Taj Mahal and the pats of past

This slideshow requires JavaScript.

Although I visited Taj Mahal when I was too young to understand what I was beholding, I was awestruck by the enormity of the tomb. I carried the image of the huge, almost white dome, the intricate designs and the graves of Shah Jahan and Mumtaz Mahal with me. I somehow knew at that time that I will go there again someday; go there to absorb the city, to walk alongside the ghosts of the Mughal Emperors.

Almost 15 years later, I was back in Agra, this time with Geet – all romantic and ready to gaze at Taj Mahal turning pale orange while the Sun bow to the night. The first thing that struck me about Agra was how much the city has changed. I remembered it as a disorganized city, sprouting with rickshaws and horse carts, beggars and tour guides, Petha (an Agra delicacy) and souvenir shops. It was less disorganized. Urbanization has touched it.

We checked-in in a hotel which was at a walking distance from the eastern gate of Taj Mahal. In the hotel the water was salty and Dal Makhni was conspicuous by its absence but that is another post. There was an Agra tourism building right next to the hotel from where you could buy tickets for Taj Mahal. It was a clean building with foreign exchange counters, a restaurant/bar and numerous souvenir shops. There were battery operated cars, horse carts, camel carts and rickshaws to take you to the eastern gate. We got a guide from the tourism building and he introduced us to a photographer who was to take our pictures as we circle the white mausoleum.

A tip – It is a good idea to take a photographer with you and the quality of the pictures is great. Make sure you ask him the rate of each photo and then let him know the number of pictures you want him to take. Otherwise you will end up with a big album and a big dent in your pocket.

Needless to say that Taj is a beauty. You will end up staring at the magnificence for a long time. An image of it on television or a postcard can not come close to the experience of seeing it with your own eyes. It’s breathtaking. There is a legend that Shah Jahan wanted to build a black marble replica on the other side of Yamuna with a silver bridge connecting the two. What a sight it would have been.

Fatehpur Sikri was our first stop the next day. It is a city which was built by Akbar and have courts, royal palaces, private quarters etc all carved in red stone. It contains famous structures like Jodha Bai’s palace, Buland Darwaza, Tomb of Salim Chisti, Diwan-i-khas and Panch Mahal. As you move through these structures, you get an incredible feeling of moving back in time. Remind yourself that this was the place where Birbal made everyone laugh with his humor, Tansen sang his spell binding ragas, Jodha Bai and Akbar lived together and Faizi wrote his poems and you will get Goosebumps as you walk through the city.

A tip – Fatehpur Sikri is located around 50 kms from Agra and can be reached by a cab (~1400 Rs for a round trip). Guides, hawkers and small children will run after you all the time but try to avoid them if you know how to read. Learn to say “No” 100 times in 60 seconds.

Agra Fort was our next stop in the evening. The Fort was primarily used by Shah Jahan as his court. He was finally imprisoned and kept there by his son Aurangzeb and died there looking at the Taj Mahal from the southern walls of the fort. There is a sound and light show in the evening which is worth watching. By the time it will be over, you will never forget the bloodline of the Mughal Emperors or the fact that Babur gifted the Kohinoor to Humayun or Noor Jahan invented perfumes.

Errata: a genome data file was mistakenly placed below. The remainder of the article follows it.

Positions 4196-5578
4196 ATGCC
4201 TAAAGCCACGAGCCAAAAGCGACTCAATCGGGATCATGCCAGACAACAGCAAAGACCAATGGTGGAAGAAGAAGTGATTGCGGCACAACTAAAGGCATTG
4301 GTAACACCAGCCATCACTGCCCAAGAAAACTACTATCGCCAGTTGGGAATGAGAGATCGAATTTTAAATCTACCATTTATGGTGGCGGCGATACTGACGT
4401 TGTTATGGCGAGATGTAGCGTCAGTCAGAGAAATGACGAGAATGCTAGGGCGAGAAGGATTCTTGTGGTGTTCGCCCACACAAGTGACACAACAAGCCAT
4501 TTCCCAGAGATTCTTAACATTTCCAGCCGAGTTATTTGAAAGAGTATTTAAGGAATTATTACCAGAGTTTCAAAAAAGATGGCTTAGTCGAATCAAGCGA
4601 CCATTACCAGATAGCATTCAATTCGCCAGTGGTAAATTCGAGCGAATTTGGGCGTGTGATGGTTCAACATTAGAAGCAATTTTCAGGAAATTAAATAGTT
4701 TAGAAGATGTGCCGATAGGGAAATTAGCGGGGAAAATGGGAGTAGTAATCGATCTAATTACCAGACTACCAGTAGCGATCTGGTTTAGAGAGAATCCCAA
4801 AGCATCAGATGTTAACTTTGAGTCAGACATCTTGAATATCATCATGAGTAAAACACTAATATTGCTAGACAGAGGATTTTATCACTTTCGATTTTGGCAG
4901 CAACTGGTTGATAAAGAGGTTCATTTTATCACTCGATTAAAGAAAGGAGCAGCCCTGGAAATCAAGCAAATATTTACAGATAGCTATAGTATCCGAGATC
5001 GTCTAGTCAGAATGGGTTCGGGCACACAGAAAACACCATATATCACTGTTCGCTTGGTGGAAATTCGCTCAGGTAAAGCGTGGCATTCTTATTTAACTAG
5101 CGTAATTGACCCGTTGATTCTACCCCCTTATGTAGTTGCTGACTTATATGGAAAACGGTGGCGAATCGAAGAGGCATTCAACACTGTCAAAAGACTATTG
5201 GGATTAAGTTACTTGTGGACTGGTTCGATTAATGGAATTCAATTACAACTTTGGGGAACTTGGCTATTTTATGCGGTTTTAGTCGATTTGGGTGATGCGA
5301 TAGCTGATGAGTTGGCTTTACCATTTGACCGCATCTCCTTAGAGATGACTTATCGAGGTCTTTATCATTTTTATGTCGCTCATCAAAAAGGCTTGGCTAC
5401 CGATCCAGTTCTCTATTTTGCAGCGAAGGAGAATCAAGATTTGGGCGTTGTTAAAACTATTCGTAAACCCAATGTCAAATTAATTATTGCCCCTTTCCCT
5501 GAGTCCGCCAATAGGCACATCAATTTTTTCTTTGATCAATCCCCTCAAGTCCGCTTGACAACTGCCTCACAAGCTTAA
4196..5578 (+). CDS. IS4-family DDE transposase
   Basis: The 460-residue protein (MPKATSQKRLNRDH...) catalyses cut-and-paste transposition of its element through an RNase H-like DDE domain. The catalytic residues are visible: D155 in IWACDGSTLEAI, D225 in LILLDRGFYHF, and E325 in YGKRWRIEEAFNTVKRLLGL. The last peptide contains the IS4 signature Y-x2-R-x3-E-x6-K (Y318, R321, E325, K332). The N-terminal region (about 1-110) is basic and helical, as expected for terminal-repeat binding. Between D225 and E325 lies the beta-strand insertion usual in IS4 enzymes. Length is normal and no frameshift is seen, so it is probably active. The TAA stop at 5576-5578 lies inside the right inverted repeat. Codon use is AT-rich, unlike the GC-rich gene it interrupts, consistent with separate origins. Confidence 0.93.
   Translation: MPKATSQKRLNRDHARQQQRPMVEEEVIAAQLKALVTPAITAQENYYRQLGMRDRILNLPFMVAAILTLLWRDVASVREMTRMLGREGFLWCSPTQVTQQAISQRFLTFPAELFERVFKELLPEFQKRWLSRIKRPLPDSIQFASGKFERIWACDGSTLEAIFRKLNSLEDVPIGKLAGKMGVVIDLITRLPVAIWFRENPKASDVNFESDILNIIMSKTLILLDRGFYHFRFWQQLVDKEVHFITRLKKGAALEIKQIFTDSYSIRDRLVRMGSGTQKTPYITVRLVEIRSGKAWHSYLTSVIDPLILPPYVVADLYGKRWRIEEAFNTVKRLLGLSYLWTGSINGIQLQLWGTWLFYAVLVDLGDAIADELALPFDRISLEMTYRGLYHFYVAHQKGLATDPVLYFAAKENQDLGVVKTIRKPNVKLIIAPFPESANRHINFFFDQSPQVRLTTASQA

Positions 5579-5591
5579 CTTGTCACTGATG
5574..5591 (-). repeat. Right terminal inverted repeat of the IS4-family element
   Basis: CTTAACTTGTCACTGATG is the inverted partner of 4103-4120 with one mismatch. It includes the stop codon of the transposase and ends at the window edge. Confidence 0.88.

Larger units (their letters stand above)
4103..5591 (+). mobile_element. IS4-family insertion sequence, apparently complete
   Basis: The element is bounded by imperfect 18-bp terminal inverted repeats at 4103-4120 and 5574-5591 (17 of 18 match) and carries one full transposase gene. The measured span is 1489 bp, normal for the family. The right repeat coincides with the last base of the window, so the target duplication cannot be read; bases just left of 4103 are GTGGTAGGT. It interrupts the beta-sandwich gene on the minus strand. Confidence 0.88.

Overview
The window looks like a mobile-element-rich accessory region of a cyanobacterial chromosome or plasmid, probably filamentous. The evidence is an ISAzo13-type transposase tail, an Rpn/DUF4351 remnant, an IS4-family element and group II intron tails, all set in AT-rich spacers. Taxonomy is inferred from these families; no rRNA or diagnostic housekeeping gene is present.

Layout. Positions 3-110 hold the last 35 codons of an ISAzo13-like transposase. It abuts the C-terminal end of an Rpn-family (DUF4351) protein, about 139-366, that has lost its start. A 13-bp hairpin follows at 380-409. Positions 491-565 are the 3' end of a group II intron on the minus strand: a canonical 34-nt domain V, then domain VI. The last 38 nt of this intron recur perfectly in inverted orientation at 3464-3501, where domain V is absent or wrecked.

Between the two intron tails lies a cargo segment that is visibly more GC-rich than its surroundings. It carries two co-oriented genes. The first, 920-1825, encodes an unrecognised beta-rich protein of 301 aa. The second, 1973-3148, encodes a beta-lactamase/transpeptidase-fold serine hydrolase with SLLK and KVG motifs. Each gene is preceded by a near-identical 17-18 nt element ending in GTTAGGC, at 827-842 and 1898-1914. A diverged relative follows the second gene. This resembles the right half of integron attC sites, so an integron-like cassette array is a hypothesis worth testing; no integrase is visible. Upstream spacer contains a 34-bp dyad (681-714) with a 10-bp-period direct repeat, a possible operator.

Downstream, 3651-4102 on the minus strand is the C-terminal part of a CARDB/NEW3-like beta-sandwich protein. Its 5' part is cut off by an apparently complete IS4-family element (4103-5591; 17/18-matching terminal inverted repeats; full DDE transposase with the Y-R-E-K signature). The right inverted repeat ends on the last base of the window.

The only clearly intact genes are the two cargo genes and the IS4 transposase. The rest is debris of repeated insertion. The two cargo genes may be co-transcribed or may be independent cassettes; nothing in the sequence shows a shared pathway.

Next day, we took an autorikshaw from our hotel and reached Sikandra, location of the Tomb of the Mughal Emperor Akbar. It is a beautiful structure and the entrance is carved with beautiful, colorful patterns. On seeing the long, cold tunnel that takes you to the grave, I realized that I have been to this place earlier. It’s strange how I do not remember anything about the beautiful mausoleum but only that I was scared crazy while passing though that dark tunnel into an equally dark dome with a tomb in the center. We roamed on the pathway surrounding the tomb watching herds of deer laze in the gardens and then moved on to our next destination – Itmad-ud-daulah, which is the tomb of Noor Jahan’s father Mirza Ghiyas Beg and is one of the most intricately crafted mausoleums in Agra. With its geometrical decorations on the outside and fruits and flowers encrusted white marble inside, it is a beautifully created building. It might have been peaceful outside the mausoleum earlier, but now it is cramped with shops and blaring music. It’s a shame.

We were back to Taj in the evening, to have a look at it a last time as the sun fades away.

A tip– Try taking an autorikshaw to roam around in Agra if the weather is good. They are cheaper and we found the drivers very polite, even helpful. Day 3 cost us Rs 300 for the whole trip from East gate of Taj Mahal to Sikandra to Itmad-ud-daulah and back.

A recurring pattern which was disturbing was that many mausoleums require some urgent restoration. I really wish they are restored before they end up as irrevocable ruins. There were patched on the domes and walls which were missing. Elaborate craftsmanship lost forever.

The city left us in a flux of emotions. Although there are pockets of Agra which are underdeveloped and poor (You will encounter them while going to Fatehpur Sikri and Sikandra), urbanization and the remains of the Mughal era stand side by side as a reminder of how times have changed. In that way, the city is very similar to Delhi. It was the city of kings and looking at those proud structures made me wonder if we have an equally powerful legacy of our own times to leave behind.

[all the pictures are taken by me]